Authors & Illustrators
Gail Jarrow is the author of many popular nonfiction books, including Red Madness, Fatal Fever, and Bubonic Panic. Her books have received numerous starred reviews, awards, and distinctions, including Best Book awards from the New York Public Library, School Library Journal, the Bulletin of the Center for Children's Books, Kirkus Reviews, and the National Science Teachers Association.
An Interview with Gail Jarrow
Q. Why did you choose to write about the 1938 War of the Worlds radio broadcast?
A. The broadcast and its aftermath create a fascinating true story filled with dynamic characters, powerful emotions, and unexpected twists. It’s really three stories: the original H.G. Wells novel, the radio play by Orson Welles’s Mercury Theatre, and the reaction to the broadcast. When I did an informal survey of middle-school students, I discovered that most of them had never heard about the broadcast. It’s such an entertaining and relevant piece of history that I decided it was a story worth telling.
Q. The broadcast took place eighty years ago. What makes it relevant to today’s world?
A. In 1938, radio was still new. One reason the broadcast fooled people was because they hadn’t yet learned to think critically about what they heard over the airwaves. Today we’re all adjusting to the power and pitfalls of the Internet. What’s true? What’s a deliberate lie? What’s rumor? How can we avoid being manipulated?
In Spooked!, I share dozens of comments (pro and con) from listeners who wrote to Orson Welles, the Mercury Theatre, and the Federal Communications Commission after the broadcast. Some letters and telegrams are interesting because they reveal a mindset and vocabulary we’re not used to hearing. But others sound as if they could have been plucked from today’s social media.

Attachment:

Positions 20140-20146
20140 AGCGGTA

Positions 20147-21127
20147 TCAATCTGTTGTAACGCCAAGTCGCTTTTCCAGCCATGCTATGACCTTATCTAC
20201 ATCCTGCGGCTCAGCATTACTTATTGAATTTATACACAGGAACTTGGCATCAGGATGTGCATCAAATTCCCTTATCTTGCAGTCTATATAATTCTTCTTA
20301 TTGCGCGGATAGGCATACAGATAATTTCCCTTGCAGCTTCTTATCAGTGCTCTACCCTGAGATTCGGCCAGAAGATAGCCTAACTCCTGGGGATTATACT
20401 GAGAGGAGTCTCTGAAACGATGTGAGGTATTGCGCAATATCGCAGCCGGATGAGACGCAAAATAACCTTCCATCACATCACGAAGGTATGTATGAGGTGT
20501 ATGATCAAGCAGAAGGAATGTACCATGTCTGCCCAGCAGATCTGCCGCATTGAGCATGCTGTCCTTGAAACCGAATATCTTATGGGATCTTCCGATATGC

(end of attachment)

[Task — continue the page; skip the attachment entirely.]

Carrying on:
Q. Many of your previous books, including Bubonic Panic, Fatal Fever, and Red Madness, are about the history of medicine. Why the change in subject matter with this one?
A. Spooked! actually has many similarities to those books. The Deadly Diseases trilogy focused on mistaken medical beliefs in the early twentieth century and the scientific research that corrected those views. As I worked on the trilogy, I was struck by how easily people fell into false ideas and held onto them despite evidence to the contrary. I wanted to explore this further by writing about a hoax from history. My science training taught me to question assumptions, to be skeptical, and to look for errors in reasoning. Spooked!shows what happens when people don’t do that.
Q. Tell us about your research process for this book. How did you gather information?
A. First, I listened to the recording of the radio broadcast—many times—and imagined what it was like to hear the words eighty years ago when everyone was nervous about a war breaking out. Next, I studied first-person accounts of that night, including memoirs, interviews, personal correspondence, and news film. I read more than two thousand letters and telegrams sent by listeners who described their reaction to the broadcast.
By the time I finished, I felt as though I had traveled back to October 1938 in a time machine. Using my research, I tried to take the reader back in time, too, to the New York City radio studio and into America’s living rooms on the night of the broadcast.
Q. Did your research reveal any surprises?
A. I had always heard that Orson Welles intended the radio program to be a hoax and that most of the country fell for it. After digging into the lives of the broadcast’s creators, I learned what their intentions truly were. I was also surprised to find that a flawed scientific study of the broadcast’s aftermath led to the decades-long myth of a mass panic. That goes to show how our understanding of the past changes when new information is uncovered.
Q. What can we expect from you next?
A. My next book, The Poison Squad, investigates the hidden dangers of food and drugs in the early 1900s. Most people never suspected that they were ingesting poisons and contaminants. How did a coalition of scientists, physicians, and concerned consumers lead the way in protecting Americans from those hazardous substances . . . then and now?